Eric Boullier, McLaren Honda: Very similar. I think it’s very exciting for Formula One to have, as Christian said, a true American team and an American character like Gene joining us who had a deep understanding of racing, who has also useful experience in America with NASCAR, which he could share and I would be very happy to hear sometime. I don’t have any advice to give. He knows about racing enough and he is serious about what he had built already and I think it is going to be a nice surprise and maybe a difficult but a nice journey in Formula One.

Cyril Abiteboul, Renault: I was expecting that one. No. I think it’s interesting. I understand that you’re following and it’s interesting to see a new model, in particularly a collaboration with Ferrari because I think that there is a whole field of collaboration between teams which is not explored at this point in time by most teams, so I think I’ll be really curious and, to be honest, a bit frightened to see what it gives on Saturday. In terms of pieces of advice, I’ve heard a lot of people come in with big plans, willing to do things completely differently. So, don’t try to do things too differently because the good old recipes, they also work.

Toto Wolff, Mercedes: I think Gene doesn’t need any advice. He has done it very successfully in NASCAR and much more successful than all of us with his own company. If there is advice in Formula One it’s to manage expectations – because pressure is going to increase the better the results are and, the way you’ve been doing it, keeping both feet on the ground and staying humble, I think is the right approach.

Maurizio Arrivabene, Ferrari: I think that what I have to say, we are talking most of the time about teams that left or want to leave Formula One and not enough about people like Gene. He’s a serious person, financially reliable, committed and with a lot of experience. I don’t have to give him any advice – but I have to congratulate people like Gene Haas, that they want to invest in Formula One and they want to take this sport seriously and not as a kind of speculation. In terms of a lawyer, he got a good lawyer – but he’s using his lawyer properly.

When asked for some thoughts on arriving this weekend and what he’d like to share with American fans, Gene replied:

“… I’m sitting here in awe that I’m sitting among all these team principals from Ferrari, Mercedes and Renault and Honda and Red Bull, that’s pretty awesome for someone who… you look at these things in magazines. To be sitting among this group of elite is humbling, I can say that. It’s been a long journey, I’m not sure how I really got here but here I am. I think, if you probably ask everybody here, how you wind up here is somewhat unique.  Things in life, I guess you have to grab them. This is just part of the process of being able to compete at this level. It’s just awe inspiring. I know there’s some hard times ahead but I’m looking forward to it.  Looking forward to the challenge.”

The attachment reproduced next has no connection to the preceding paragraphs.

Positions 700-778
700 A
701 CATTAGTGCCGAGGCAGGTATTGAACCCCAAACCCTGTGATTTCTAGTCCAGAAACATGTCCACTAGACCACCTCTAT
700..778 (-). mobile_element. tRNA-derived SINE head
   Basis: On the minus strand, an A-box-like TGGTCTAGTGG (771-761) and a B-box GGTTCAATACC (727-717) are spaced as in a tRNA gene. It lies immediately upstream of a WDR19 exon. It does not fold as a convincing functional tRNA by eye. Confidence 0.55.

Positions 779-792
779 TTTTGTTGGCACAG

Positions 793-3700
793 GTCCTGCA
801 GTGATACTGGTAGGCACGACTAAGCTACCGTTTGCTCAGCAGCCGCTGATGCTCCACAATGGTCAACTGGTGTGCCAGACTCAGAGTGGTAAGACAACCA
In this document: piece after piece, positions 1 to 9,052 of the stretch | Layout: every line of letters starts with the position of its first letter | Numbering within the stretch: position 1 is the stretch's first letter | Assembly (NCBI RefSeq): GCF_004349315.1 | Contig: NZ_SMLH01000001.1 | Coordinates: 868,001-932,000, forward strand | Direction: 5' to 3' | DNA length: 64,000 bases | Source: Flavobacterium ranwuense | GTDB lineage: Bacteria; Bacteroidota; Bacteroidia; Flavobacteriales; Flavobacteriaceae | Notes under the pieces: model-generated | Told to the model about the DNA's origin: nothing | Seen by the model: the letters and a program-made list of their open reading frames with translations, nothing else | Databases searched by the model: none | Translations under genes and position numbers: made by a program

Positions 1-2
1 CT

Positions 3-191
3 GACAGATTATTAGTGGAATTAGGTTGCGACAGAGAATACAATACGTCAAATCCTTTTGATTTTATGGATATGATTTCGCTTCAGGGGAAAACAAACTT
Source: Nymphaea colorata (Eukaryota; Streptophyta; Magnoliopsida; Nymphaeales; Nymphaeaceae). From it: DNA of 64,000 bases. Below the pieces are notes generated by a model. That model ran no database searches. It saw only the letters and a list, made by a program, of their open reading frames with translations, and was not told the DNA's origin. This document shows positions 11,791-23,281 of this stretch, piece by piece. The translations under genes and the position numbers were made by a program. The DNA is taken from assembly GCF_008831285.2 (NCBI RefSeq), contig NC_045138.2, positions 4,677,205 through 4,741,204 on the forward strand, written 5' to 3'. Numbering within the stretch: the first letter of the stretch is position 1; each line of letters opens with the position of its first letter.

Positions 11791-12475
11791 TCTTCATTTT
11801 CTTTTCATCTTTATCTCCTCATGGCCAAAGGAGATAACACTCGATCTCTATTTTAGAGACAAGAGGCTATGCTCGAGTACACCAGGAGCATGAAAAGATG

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Guenther Steiner on Haas F1 Team in Melbourne

Haas F1 Team at the Australian Grand Prix

Haas F1 Team on the pit wall at the Australian Grand Prix

After arriving a week ago, this Thursday in Melbourne has given teams some time to share thoughts on the new season, and Haas F1 Team principal Guenther Steiner spoke with ambition and caution after only just building the team’s second car ahead of their inaugural race.

Since Winter testing finished last month, Steiner mentioned that there have been a few tweaks to prevent cooling issues, and no changes to the cars’ “go fast” parts.  Even after a mixed second week of testing (electrical problems and a turbo related issue limited track time), performance capabilities are beginning to be understood as the team pushes ahead with their chief mechanical and engine supplier, Ferrari.

Several Ferrari personnel are here to oversee their portion of the car’s components, and currently make up the roughly 60 Haas F1 Team members at the race.  Not including contractors, the number is roughly 110 with the factory included, with an additional 70 from chassis manufacturer Dallara and affiliated contractors.  A small total by comparison to the other teams in the paddock.

So how does Steiner expect the team to perform this weekend?

Points are possible, however testing didn’t reveal an optimum setup for Steiner: “…the car is a good platform, but we have to find the right setup.”

Teams are generally managing more unknowns than knowns at the start of the season, and for Haas the goal this weekend is to progress with an open mind, while gathering as much data and validation on the car’s strengths and the team’s ability to work together towards the best possible result.

Luck may play a part, however, as new qualifying rules could provide an opening for teams which get it right – and this year’s format is new for everyone.  A recent change to regulations makes for a timed elimination portion of sessions which is untried by teams and fans alike.

“For us the new qualifying system is better . . . I know that we can mess it up, but so can the others” says Steiner.  Established teams don’t just have to run through a program on Saturday that they’re already familiar with, so new qualifying this weekend may be an equalizer if, as he says, “the stars align”.